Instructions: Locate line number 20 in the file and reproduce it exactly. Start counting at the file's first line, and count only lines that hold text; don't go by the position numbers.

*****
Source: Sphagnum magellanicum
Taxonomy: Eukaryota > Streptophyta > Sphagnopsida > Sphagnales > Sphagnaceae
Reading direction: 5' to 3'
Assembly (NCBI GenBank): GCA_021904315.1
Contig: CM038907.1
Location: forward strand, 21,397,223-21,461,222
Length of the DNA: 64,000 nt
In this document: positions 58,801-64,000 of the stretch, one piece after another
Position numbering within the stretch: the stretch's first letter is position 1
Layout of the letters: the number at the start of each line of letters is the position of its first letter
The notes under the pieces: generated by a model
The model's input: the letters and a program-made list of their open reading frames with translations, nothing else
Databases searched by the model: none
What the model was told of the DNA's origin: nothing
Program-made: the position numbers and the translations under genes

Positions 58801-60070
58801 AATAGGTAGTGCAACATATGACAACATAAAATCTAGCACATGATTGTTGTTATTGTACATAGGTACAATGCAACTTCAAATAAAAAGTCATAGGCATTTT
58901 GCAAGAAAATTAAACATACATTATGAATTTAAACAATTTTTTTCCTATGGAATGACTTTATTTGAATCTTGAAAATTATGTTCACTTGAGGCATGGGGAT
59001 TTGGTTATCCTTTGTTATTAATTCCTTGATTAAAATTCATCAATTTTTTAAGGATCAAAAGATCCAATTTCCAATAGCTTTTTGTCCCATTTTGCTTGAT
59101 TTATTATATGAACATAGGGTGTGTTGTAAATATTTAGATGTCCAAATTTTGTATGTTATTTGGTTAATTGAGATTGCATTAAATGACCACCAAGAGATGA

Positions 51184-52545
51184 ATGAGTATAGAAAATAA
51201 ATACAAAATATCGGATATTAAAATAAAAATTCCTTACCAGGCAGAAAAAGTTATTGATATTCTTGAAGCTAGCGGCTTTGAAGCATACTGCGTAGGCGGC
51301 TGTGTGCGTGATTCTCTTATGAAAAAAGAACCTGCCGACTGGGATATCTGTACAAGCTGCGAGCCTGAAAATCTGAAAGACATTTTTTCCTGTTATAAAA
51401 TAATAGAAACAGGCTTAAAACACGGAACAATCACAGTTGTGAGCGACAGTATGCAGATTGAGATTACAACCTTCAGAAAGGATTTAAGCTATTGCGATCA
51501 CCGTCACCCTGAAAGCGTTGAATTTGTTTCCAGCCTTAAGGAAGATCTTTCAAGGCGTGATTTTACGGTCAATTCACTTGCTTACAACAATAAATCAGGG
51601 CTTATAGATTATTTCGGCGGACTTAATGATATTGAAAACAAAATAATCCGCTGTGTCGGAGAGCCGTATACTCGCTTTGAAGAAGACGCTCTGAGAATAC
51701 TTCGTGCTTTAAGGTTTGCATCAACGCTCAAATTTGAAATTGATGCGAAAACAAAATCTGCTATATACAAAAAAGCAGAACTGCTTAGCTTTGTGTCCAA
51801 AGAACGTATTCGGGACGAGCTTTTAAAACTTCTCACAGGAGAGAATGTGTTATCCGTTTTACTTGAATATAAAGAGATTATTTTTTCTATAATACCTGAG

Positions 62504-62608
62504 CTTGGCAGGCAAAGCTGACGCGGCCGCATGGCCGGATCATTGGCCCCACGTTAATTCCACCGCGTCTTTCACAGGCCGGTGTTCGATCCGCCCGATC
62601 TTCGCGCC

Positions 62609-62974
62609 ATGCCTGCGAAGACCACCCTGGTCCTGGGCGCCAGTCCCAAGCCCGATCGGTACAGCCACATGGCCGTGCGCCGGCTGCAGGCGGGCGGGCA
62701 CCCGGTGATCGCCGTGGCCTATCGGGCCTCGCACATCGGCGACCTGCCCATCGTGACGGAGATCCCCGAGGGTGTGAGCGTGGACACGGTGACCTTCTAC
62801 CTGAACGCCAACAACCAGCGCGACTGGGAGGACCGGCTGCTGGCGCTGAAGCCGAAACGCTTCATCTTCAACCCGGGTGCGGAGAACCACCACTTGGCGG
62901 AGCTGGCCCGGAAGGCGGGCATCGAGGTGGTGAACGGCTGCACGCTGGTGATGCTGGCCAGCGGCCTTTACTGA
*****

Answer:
59101 TTATTATATGAACATAGGGTGTGTTGTAAATATTTAGATGTCCAAATTTTGTATGTTATTTGGTTAATTGAGATTGCATTAAATGACCACCAAGAGATGA